October 2021

Macrophage miR-210 induction and metabolic reprogramming in response to pathogen interaction boost life-threatening inflammation.

Sci Adv 2021 May 7;7(19). Epub 2021 May 7.

Laboratory of Tumor Inflammation and Angiogenesis, CCB, VIB, Leuven, Belgium.

Unbalanced immune responses to pathogens can be life-threatening although the underlying regulatory mechanisms remain unknown. Here, we show a hypoxia-inducible factor 1α-dependent microRNA (miR)-210 up-regulation in monocytes and macrophages upon pathogen interaction. MiR-210 knockout in the hematopoietic lineage or in monocytes/macrophages mitigated the symptoms of endotoxemia, bacteremia, sepsis, and parasitosis, limiting the cytokine storm, organ damage/dysfunction, pathogen spreading, and lethality. Similarly, pharmacologic miR-210 inhibition improved the survival of septic mice. Mechanistically, miR-210 induction in activated macrophages supported a switch toward a proinflammatory state by lessening mitochondria respiration in favor of glycolysis, partly achieved by downmodulating the iron-sulfur cluster assembly enzyme ISCU. In humans, augmented miR-210 levels in circulating monocytes correlated with the incidence of sepsis, while serum levels of monocyte/macrophage-derived miR-210 were associated with sepsis mortality. Together, our data identify miR-210 as a fine-tuning regulator of macrophage metabolism and inflammatory responses, suggesting miR-210-based therapeutic and diagnostic strategies.
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http://dx.doi.org/10.1126/sciadv.abf0466DOI Listing
May 2021

Oral paclitaxel with encequidar compared to intravenous paclitaxel in patients with advanced cancer: A randomised crossover pharmacokinetic study.

Br J Clin Pharmacol 2021 May 7. Epub 2021 May 7.

Auckland District Health Board, Auckland, New Zealand.

Aims: Paclitaxel is a widely used anti-neoplastic agent but has low oral bioavailability due to gut extrusion by P-glycoprotein (P-gp). Oral paclitaxel could be more convenient, less resource intensive, and more tolerable than intravenous administration. Encequidar (HM30181A) is a novel, minimally absorbed gut-specific P-gp inhibitor. We tested whether administration of oral paclitaxel with encequidar (oPac+E) achieved comparable AUC to intravenous paclitaxel (IVP) 80 mg/m .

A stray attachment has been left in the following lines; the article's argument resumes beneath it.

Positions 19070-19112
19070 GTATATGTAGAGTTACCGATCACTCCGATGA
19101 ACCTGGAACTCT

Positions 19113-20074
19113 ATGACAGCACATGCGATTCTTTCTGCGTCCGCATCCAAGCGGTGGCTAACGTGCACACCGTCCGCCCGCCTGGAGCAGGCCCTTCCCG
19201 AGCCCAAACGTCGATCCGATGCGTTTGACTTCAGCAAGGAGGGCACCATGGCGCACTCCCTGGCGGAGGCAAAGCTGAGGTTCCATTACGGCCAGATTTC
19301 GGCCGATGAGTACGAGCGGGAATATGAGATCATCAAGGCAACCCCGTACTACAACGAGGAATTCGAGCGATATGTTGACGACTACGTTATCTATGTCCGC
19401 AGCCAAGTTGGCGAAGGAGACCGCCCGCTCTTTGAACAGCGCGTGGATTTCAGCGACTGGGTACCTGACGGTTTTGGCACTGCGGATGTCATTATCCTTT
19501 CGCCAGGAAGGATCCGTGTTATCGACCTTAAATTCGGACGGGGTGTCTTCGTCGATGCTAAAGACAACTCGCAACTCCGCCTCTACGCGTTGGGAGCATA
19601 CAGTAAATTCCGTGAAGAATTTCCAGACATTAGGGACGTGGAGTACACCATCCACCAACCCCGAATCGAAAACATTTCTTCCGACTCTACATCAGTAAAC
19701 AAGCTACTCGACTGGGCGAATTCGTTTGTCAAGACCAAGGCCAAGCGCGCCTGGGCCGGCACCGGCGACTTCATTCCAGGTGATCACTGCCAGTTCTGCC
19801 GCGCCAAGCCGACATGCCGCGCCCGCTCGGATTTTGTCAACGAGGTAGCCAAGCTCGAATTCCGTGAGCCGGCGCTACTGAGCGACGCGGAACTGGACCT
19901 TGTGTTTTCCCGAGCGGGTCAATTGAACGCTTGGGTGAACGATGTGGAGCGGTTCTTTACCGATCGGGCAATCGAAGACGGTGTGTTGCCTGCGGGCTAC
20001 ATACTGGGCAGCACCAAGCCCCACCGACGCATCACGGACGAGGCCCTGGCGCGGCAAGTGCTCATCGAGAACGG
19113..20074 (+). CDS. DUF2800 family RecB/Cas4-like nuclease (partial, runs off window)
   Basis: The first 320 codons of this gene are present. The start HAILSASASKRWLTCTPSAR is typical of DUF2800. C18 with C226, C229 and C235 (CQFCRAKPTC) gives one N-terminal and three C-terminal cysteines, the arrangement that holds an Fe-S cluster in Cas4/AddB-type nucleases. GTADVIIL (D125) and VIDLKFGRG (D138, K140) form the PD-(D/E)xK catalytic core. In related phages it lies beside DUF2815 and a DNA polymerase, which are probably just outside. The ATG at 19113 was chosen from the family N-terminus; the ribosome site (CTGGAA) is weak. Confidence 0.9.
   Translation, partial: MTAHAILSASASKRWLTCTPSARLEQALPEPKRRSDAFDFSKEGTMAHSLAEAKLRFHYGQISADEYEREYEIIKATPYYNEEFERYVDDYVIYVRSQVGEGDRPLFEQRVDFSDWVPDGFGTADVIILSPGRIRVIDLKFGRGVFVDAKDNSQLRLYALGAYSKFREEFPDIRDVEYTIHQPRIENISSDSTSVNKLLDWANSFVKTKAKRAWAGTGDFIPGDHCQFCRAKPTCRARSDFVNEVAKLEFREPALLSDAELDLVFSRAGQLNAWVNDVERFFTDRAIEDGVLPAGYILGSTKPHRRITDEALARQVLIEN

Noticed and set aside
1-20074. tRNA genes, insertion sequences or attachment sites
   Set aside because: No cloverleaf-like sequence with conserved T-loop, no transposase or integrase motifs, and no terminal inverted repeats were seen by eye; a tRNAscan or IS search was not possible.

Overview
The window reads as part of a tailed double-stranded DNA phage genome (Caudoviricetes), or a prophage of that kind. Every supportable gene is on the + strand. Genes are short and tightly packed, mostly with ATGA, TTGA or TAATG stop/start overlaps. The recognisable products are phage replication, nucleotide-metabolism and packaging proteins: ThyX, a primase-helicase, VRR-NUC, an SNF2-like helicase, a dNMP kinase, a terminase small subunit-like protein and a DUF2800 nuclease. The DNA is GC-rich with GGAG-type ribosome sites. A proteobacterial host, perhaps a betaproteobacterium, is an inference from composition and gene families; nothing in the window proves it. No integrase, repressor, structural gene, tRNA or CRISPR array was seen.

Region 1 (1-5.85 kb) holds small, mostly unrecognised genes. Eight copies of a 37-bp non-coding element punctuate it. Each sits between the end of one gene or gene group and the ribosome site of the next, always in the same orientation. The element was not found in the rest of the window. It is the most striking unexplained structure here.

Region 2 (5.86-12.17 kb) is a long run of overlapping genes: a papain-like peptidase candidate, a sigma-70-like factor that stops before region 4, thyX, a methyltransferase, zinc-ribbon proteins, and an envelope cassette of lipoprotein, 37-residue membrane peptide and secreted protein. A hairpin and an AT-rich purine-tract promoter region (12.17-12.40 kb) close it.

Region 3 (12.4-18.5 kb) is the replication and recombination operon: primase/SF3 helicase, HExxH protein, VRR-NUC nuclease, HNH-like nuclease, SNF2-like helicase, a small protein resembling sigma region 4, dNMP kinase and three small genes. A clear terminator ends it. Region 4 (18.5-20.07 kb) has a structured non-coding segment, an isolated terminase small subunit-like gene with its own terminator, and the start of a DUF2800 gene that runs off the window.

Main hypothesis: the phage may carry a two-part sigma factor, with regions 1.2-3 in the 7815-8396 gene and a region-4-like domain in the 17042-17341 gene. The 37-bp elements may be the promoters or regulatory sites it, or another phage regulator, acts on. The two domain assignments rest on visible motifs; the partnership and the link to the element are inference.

Methods: We conducted a multi-centre randomised crossover study with two treatment periods. Patients (pts) with advanced cancer received either oral paclitaxel 615 mg/m divided over 3 days and encequidar 15 mg orally 1 hour prior, followed by IVP 80 mg/m , or the reverse sequence. PK blood samples were taken up to Day 9 for oPac+E and Day 5 for IVP.

Results: Forty-two patients were enrolled; 35 completed both treatment periods. AUC was 5033.5 ± 1401.1 ng.h/mL for oPac+E and 5595.9 ± 1264.1 ng.h/mL with IVP. The geometric mean ratio (GMR) for AUC was 89.50% (90% CI 83.89-95.50). Mean absolute bioavailability of oPac+E was 12% (CV% = 23%). PK parameters did not change meaningfully after 4 weeks administration of oPac+E in an extension study. G3 treatment-emergent adverse events occurred in seven (18%) pts with oPac+E and two (5%) with IVP. Seventy-five per cent of patients preferred oPac+E over IVP.

Conclusions: GMR for AUC was within the predefined acceptable range of 80-125% for demonstrating equivalence. oPac+E is tolerable and there is no evidence of P-gp induction with repeat administration. With further study, oPac+E could be an alternative to IVP.
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http://dx.doi.org/10.1111/bcp.14886DOI Listing
May 2021

A Phase I Study of an IDO-1 Inhibitor (LY3381916) as Monotherapy and in Combination With an Anti-PD-L1 Antibody (LY3300054) in Patients With Advanced Cancer.

J Immunother 2021 09;44(7):264-275

Sarah Cannon Research Institute Tennessee Oncology, Nashville, TN.

LY3381916 is an orally available, highly selective, potent inhibitor of indoleamine 2,3-dioxygenase 1. This study explored the safety, tolerability, pharmacokinetics, pharmacodynamics, and antitumor activity of LY3381916 monotherapy and in combination with a programmed death-ligand 1 (PD-L1) inhibitor (LY3300054) in patients with advanced solid tumors. During dose escalation, patients received escalating doses of LY3381916 at 60-600 mg once daily (qd) and 240 mg twice daily in monotherapy (n=21) and in combination with PD-L1 inhibitor at 700 mg every 2 weeks (n=21). A modified toxicity probability interval method was used to guide dose escalation. Dose-limiting toxicities occurred in 3 patients; 1 at LY3381916 240 mg twice daily (alanine aminotransferase/aspartate aminotransferase increase and systemic inflammatory response syndrome) and 2 at LY3381916 240 mg qd in combination with PD-L1 inhibitor (fatigue and immune-related hepatitis). LY3381916, at the recommended phase II dose, 240 mg qd, in combination with PD-L1 inhibitor, produced maximal inhibition of indoleamine 2,3-dioxygenase 1 activity in plasma and tumor tissue, and led to an increase of CD8 T cells in tumor tissue. In the combination dose expansion cohorts, 14 triple-negative breast cancer and 4 non-small cell lung cancer patients were enrolled. Treatment-related liver toxicity (grade ≥2 alanine aminotransferase/aspartate aminotransferase increase or immune-related hepatitis) was the most prominent adverse event in triple-negative breast cancer patients (n=5, 35.7%). Best response was stable disease. These preliminary data suggest an alternative dose level of LY3381916 is needed for the combination with PD-L1 inhibitor. The combination clinical activity was limited in this study.